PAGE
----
But that’s not really the point. The point has to do with the fact that my fifteen-year-old son didn’t notice the headscarf or the leggings—or the blue ponytail, for that matter—he noticed the football. He noticed what the girls were doing, not what they looked like. As my son moves closer to manhood, a process that seems to be unfolding faster and faster despite my attempts to keep him “my boy” as long as I can, I wonder if my feminist politics have rubbed off: will he become a man who sees what women can do rather than how they look or what they’re wearing?
Isn’t that the question we ask ourselves as our children—those firm little packages of flesh that seemed at one point soldered to our hips—move out into the world: we want to know if our lessons have sunk in, if they’ve been listening even as they seem glued to the Snapchat world in their phones. Does my darling son talk about girls as “hotties” when he’s with his buddies; does he chime in when the conversation turns to which girl has the best body and why?
I don’t know. All I can know is that the other day, what he saw was two people playing great football.
Who knows. Maybe if enough children grow up appreciating what people can do, rather than what they look like or what they do (or don’t) wear on their heads, the world might become a more level playing field pitch.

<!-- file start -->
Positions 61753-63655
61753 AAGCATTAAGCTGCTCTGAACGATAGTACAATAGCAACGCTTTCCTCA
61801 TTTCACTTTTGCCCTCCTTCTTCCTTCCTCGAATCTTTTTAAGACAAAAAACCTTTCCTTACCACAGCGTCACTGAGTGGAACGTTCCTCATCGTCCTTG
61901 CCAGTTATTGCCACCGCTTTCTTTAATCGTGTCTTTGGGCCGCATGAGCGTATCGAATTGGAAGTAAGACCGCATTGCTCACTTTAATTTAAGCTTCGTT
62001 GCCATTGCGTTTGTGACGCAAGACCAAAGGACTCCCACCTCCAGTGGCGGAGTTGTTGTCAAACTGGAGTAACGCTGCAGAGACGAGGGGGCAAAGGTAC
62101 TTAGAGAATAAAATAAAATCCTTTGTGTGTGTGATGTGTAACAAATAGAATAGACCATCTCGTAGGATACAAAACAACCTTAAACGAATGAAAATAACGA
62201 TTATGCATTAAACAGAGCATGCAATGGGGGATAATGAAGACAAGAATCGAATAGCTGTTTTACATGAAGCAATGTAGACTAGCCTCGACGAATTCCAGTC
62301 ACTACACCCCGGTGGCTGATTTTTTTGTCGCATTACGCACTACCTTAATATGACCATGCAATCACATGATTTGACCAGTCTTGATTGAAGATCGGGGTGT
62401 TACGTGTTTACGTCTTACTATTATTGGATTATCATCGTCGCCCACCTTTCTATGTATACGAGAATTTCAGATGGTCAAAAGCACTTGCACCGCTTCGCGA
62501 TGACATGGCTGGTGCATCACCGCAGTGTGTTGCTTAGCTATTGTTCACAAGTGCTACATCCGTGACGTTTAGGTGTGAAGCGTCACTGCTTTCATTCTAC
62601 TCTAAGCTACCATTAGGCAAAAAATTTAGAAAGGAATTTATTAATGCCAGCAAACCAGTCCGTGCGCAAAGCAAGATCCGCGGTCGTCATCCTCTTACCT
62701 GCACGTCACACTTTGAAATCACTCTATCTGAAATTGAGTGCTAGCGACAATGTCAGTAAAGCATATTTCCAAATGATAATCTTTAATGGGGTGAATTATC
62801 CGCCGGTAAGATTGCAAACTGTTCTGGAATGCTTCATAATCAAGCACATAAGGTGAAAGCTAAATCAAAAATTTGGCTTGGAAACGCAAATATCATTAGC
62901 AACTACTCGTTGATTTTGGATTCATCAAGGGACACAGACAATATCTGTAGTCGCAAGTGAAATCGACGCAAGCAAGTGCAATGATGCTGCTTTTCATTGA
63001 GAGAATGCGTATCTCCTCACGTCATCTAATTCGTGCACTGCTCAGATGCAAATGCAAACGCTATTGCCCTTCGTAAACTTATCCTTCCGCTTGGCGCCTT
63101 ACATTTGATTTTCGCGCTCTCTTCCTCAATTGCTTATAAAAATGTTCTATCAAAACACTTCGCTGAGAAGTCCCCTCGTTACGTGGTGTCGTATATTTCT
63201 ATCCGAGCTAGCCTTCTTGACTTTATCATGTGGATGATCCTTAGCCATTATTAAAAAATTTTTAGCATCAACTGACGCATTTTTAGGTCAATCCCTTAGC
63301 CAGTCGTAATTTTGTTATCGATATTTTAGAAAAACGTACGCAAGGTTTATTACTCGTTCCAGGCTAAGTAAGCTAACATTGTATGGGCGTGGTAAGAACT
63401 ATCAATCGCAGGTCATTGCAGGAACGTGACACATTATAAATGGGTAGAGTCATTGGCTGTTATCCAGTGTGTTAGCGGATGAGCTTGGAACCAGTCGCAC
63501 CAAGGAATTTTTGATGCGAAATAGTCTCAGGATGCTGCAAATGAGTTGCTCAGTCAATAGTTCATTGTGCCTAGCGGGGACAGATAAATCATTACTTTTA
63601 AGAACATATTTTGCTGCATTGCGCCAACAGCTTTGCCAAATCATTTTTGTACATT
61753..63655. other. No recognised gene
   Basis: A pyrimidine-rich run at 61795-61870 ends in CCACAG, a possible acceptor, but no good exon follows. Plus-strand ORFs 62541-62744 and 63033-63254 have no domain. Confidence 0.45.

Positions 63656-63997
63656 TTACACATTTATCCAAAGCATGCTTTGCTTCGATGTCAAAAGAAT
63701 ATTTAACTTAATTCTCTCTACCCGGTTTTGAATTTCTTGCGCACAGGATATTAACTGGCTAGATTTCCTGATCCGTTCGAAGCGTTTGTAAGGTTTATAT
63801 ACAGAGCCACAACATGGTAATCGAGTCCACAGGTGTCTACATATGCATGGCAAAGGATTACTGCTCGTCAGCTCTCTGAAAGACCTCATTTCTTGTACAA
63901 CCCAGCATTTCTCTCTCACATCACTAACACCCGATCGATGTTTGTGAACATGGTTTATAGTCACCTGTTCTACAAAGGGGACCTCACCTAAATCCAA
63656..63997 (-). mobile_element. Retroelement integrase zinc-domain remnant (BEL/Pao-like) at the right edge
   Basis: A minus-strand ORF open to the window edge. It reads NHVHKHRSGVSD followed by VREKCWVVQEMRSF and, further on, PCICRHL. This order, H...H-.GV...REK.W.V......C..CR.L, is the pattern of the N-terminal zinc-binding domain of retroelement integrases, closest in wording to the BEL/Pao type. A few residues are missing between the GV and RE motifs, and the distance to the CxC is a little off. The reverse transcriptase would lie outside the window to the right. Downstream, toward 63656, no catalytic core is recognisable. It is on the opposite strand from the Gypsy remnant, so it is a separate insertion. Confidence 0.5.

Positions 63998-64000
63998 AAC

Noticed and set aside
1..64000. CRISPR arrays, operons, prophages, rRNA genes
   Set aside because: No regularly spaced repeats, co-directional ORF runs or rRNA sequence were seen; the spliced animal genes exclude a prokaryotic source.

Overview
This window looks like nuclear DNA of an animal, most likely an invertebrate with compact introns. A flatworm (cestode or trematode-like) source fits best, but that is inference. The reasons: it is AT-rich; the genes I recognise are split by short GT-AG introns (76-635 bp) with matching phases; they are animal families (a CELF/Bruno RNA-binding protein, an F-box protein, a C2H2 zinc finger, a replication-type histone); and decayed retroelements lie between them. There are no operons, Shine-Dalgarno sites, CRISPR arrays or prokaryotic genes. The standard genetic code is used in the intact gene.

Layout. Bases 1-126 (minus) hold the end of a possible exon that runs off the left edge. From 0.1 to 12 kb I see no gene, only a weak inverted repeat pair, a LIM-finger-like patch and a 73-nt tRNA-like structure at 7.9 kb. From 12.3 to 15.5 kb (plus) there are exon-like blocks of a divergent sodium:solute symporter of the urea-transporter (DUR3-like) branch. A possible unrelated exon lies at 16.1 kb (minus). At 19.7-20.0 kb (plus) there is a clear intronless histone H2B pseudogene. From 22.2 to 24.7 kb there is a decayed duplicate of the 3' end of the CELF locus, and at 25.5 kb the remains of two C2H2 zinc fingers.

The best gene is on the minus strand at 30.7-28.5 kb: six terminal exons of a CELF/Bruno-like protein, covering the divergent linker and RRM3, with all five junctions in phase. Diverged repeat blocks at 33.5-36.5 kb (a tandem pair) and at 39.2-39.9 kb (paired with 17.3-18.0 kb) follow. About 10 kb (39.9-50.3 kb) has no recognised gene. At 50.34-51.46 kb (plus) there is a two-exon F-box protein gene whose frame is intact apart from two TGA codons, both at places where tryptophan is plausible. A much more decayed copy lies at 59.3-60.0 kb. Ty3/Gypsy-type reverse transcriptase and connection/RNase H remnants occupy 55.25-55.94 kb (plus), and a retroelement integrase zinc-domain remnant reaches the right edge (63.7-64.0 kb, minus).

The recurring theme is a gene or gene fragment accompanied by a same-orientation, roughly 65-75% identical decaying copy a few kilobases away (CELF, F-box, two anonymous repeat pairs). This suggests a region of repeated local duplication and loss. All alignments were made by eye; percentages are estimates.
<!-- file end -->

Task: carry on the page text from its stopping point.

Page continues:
How do you create awareness about gender equality for your children?
After twenty-plus years in Manhattan, Deborah Quinn and her family moved to Abu Dhabi (in the United Arab Emirates), where she spends a great deal of time driving her sons back and forth to soccer practice. She writes about travel, politics, feminism, education, and the absurdities of living in a place where temperatures regularly go above 110F.
Deborah can also be found on her blog, Mannahattamamma.
Every four years, a large part of the world’s attention descends on one nation – for World Cup Football. Tomorrow, the FIFA World Cup actually starts, and as you all know, the first match is in Sao Paulo, where Brazil takes on Croatia. I was on the phone with fellow World Moms Blog editor, Jennifer Burden, and she asked me if India is excited for the World Cup.
Men, women and kids all watch and/or play and/or have favorites and/or conduct mass prayers and/or do just crazy things for the sake of cricket. There is really no end to it!
Sachin Tendulkar, a cricket player, is like a God to everyone in India. And there is absolutely no limits to what people would do for cricket. It is not just a game. Cricket has a very special life and a very special relationship with this country. It cannot even be explained, however, living in India during the cricket season would say it all.
Let me entertain you with a few crazy things that go on in India around cricket…